Using modelling to disentangle the relative contributions of zoonotic and anthroponotic transmission: the case of lassa fever.

Lo Iacono G, Cunningham AA, Fichet-Calvet E, Garry RF, Grant DS, Khan SH, Leach M, Moses LM, Schieffelin JS, Shaffer JG, Webb CT, Wood JL - PLoS Negl Trop Dis (2015)

Individual effective reproduction number and generation time.Box-plot for the individual  for the nosocomial outbreak described in [2] based on the  permutations of the duration of illness. It shows the first and third percentiles, the minimum and maximum values, the median, and outliers (red dots). The dashed line represents the case when the effective reproduction number is equal to . A: nosocomial outbreak in Jos [2]. B: nosocomial outbreak in Zorzor [3]. C: Distribution of generation time for the two nosocomial outbreaks. The statistics are based on the  permutations of the duration of illness. D: Distribution of generation time for extra-nosocomial cases. The statistics are based on the  permutations of the duration of illness.
© Copyright Policy
Related In: Results  -  Collection

License
Show All Figures
getmorefigures.php?uid=PMC4288732&req=5

pntd-0003398-g003: Individual effective reproduction number and generation time.Box-plot for the individual for the nosocomial outbreak described in [2] based on the permutations of the duration of illness. It shows the first and third percentiles, the minimum and maximum values, the median, and outliers (red dots). The dashed line represents the case when the effective reproduction number is equal to . A: nosocomial outbreak in Jos [2]. B: nosocomial outbreak in Zorzor [3]. C: Distribution of generation time for the two nosocomial outbreaks. The statistics are based on the permutations of the duration of illness. D: Distribution of generation time for extra-nosocomial cases. The statistics are based on the permutations of the duration of illness.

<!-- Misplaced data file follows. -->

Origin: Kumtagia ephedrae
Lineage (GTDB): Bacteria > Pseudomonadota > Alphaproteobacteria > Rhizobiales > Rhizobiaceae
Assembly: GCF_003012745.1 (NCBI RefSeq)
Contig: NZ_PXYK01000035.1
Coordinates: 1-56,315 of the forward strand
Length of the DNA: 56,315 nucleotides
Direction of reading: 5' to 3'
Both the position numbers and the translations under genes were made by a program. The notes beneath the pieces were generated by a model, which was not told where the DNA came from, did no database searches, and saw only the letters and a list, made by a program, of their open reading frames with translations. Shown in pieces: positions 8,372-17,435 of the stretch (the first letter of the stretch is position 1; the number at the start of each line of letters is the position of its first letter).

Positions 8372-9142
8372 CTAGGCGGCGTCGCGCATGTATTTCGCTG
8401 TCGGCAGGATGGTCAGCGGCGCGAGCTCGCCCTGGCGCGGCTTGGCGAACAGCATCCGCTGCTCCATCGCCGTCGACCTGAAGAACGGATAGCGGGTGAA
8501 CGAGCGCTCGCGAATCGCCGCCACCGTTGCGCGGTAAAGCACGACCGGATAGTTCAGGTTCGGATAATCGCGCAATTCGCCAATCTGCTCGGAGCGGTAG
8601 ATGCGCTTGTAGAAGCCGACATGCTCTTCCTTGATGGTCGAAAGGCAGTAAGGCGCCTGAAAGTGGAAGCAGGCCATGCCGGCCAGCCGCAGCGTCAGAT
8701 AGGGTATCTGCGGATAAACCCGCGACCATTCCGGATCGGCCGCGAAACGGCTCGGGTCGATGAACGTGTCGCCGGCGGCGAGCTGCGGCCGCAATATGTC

Mentions: The distribution of the quantity is interpreted as the distribution of the generation time, i.e. the time between a primary case and a secondary case, and it is presented in Figs. 3.C and 3.D (see also Figures S2, S3, S4 and S5 in S2 Text).

Bottom Line: Zoonotic infections, which transmit from animals to humans, form the majority of new human pathogens.Indeed, large hospital-related outbreaks have been reported.However, we found much of this transmission is associated with a disproportionally large impact of a few individuals ('super-spreaders'), as we found only [Formula: see text] of human cases result in an effective reproduction number (i.e. the average number of secondary cases per infectious case) [Formula: see text], with a maximum value up to [Formula: see text].

View Article: PubMed Central - PubMed

Affiliation: Department of Veterinary Medicine, Disease Dynamics Unit, University of Cambridge, Cambridge, United Kingdom.

ABSTRACT

Background: Zoonotic infections, which transmit from animals to humans, form the majority of new human pathogens. Following zoonotic transmission, the pathogen may already have, or may acquire, the ability to transmit from human to human. With infections such as Lassa fever (LF), an often fatal, rodent-borne, hemorrhagic fever common in areas of West Africa, rodent-to-rodent, rodent-to-human, human-to-human and even human-to-rodent transmission patterns are possible. Indeed, large hospital-related outbreaks have been reported. Estimating the proportion of transmission due to human-to-human routes and related patterns (e.g. existence of super-spreaders), in these scenarios is challenging, but essential for planned interventions.

Methodology/principal findings: Here, we make use of an innovative modeling approach to analyze data from published outbreaks and the number of LF hospitalized patients to Kenema Government Hospital in Sierra Leone to estimate the likely contribution of human-to-human transmission. The analyses show that almost [Formula: see text] of the cases at KGH are secondary cases arising from human-to-human transmission. However, we found much of this transmission is associated with a disproportionally large impact of a few individuals ('super-spreaders'), as we found only [Formula: see text] of human cases result in an effective reproduction number (i.e. the average number of secondary cases per infectious case) [Formula: see text], with a maximum value up to [Formula: see text].

Conclusions/significance: This work explains the discrepancy between the sizes of reported LF outbreaks and a clinical perception that human-to-human transmission is low. Future assessment of risks of LF and infection control guidelines should take into account the potentially large impact of super-spreaders in human-to-human transmission. Our work highlights several neglected topics in LF research, the occurrence and nature of super-spreading events and aspects of social behavior in transmission and detection.

No MeSH data available.


Related in: MedlinePlus